New Evidence Search in Etan Patz Case May Prove 'Getting Away' With Murder Is Impossible

Etan PatzThe Etan Patz disappearance case haunted a generation of parents and children. He was the first "milk carton" child, a 6-year-old who vanished from his New York City neighborhood without a trace in 1979. The case had a major break this past year when a former bodega stock clerk named Pedro Hernández confessed to the murder. Now police are back in that grocery store in SoHo searching for more evidence, 33 years later.

Allegedly he told police that he lured the young boy with a promise of a soda on his first day walking to the school bus stop alone. Once inside, he allegedly told cops he strangled Patz and put him in a trash bag a block away.

It's sickening, a nightmare of epic proportions. No parent wants to think about their child being murdered, but the idea that someone did it and was free for 33 years? It's unthinkable. But Hernandez, if he is truly guilty, didn't "get away" with anything.


For years, the Patz family blamed one man, Jose Antonio Ramos -- a drifter, convicted pedophile, and friend of Etan's babysitter -- who was charged in Etan's death in 2001. Etan's father believed it so much he even wrote to him once a year in prison asking what he had done with Etan.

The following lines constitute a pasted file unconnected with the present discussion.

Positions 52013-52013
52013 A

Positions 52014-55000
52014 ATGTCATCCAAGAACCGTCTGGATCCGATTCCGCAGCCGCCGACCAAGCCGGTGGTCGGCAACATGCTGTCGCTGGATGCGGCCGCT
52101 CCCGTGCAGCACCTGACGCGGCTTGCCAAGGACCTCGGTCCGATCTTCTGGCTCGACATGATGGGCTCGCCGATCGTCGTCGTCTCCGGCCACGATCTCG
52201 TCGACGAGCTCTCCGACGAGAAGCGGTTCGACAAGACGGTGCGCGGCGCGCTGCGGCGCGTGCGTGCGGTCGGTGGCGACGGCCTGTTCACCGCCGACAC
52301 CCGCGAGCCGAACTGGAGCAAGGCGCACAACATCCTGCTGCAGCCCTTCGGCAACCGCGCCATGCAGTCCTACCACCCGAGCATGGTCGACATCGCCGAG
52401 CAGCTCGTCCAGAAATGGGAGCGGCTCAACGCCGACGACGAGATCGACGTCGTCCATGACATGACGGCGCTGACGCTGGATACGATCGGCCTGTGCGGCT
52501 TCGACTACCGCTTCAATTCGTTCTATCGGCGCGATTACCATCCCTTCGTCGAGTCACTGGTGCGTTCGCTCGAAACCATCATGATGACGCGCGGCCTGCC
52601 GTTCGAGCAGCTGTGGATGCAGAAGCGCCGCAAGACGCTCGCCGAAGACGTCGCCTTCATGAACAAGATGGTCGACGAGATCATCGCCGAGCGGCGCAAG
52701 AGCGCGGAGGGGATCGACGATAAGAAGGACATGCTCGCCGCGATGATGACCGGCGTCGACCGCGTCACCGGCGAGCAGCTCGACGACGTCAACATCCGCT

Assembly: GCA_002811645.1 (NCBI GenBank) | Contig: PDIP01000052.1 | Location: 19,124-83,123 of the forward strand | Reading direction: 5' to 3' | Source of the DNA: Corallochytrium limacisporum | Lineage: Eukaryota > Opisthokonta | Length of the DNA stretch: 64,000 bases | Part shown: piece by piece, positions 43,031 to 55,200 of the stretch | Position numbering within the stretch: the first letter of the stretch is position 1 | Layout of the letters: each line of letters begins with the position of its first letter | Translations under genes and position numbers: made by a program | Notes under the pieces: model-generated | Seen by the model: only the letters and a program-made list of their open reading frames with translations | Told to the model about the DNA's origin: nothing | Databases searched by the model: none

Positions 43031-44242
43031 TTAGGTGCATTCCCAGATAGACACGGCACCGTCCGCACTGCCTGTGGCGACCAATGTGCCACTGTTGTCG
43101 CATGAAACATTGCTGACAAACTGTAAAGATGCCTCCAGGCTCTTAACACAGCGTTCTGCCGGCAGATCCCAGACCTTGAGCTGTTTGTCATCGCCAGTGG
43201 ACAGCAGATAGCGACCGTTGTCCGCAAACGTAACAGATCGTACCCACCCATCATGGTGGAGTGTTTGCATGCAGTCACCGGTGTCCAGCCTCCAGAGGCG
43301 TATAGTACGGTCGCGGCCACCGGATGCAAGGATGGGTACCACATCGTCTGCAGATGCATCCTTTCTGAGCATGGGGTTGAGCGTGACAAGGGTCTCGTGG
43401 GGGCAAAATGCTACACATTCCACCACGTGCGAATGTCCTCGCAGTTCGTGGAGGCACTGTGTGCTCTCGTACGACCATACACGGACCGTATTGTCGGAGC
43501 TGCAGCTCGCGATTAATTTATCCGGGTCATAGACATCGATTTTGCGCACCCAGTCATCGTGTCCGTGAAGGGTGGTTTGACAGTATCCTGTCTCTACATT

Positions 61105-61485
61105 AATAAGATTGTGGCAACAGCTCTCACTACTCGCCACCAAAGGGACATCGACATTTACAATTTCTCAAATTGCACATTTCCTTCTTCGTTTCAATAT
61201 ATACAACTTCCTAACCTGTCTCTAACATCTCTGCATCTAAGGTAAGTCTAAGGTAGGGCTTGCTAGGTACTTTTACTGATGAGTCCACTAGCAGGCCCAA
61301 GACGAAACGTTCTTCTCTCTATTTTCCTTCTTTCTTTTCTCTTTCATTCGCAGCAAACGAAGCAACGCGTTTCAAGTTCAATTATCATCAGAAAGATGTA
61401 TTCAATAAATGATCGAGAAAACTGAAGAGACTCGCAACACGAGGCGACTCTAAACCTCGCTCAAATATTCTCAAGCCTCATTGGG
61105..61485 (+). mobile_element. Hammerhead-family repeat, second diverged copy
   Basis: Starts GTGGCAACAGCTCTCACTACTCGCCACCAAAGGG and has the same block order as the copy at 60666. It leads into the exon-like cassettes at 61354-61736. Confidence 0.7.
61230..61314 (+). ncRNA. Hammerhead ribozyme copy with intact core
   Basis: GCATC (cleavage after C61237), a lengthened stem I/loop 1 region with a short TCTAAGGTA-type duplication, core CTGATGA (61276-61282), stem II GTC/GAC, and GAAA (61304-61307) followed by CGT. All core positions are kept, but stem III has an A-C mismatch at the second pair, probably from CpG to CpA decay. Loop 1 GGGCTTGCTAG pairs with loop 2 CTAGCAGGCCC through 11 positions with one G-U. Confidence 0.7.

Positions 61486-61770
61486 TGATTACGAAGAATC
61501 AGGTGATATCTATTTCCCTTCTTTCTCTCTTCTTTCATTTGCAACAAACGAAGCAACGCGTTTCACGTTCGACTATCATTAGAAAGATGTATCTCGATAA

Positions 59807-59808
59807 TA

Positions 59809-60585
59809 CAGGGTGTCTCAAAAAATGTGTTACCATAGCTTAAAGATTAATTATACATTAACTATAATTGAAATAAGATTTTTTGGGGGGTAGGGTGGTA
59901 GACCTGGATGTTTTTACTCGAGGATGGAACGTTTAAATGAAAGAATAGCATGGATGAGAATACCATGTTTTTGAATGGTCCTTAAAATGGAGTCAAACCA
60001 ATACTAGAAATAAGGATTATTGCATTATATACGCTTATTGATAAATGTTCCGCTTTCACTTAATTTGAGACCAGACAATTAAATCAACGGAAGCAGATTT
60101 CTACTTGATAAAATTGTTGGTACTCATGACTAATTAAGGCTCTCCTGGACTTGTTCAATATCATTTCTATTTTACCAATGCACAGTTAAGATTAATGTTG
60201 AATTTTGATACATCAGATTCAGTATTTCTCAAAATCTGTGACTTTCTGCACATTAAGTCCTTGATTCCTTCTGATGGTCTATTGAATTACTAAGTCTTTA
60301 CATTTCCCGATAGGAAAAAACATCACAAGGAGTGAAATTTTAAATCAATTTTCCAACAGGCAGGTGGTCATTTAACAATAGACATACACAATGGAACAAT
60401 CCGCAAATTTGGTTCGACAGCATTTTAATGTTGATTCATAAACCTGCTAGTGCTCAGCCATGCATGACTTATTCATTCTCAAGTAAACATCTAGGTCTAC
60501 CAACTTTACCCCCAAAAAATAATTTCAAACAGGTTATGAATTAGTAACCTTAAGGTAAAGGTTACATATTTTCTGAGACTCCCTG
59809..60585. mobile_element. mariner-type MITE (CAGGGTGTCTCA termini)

And now this. It wasn't a pedophile at all it seems. It was completely random. Is that better or worse? I suppose it's neither given the Patzes are still without their son.

Maybe it could give them some comfort to know how much Hernandez suffered. There was no "getting away" with murder. He told people. He confessed. Clearly, on some level, his guilt was overwhelming. He didn't have a long, happy, guilt-free life. Some even described his confession as "a relief" and said he was full of remorse.

It won't bring Etan back, but 33 years later, it's good that police still care so much, that they are still doing things to help the Patz family get closure and seeking justice for this beautiful little boy.

Hernandez should have been in jail years ago, there is no doubt. So maybe it provides cold comfort to think of him suffering. But it's better than the alternative. Had he gone on with his life guilt free and never told a soul, he would never have been caught. It was his guilt, in the end, that was his undoing.

It won't change the fact that an innocent, perfect life was stolen. But at least Patz's alleged killer was miserable. And now he can have all his guilt in prison, the place he should have gone decades ago.

Do you think he "got away" with murder?


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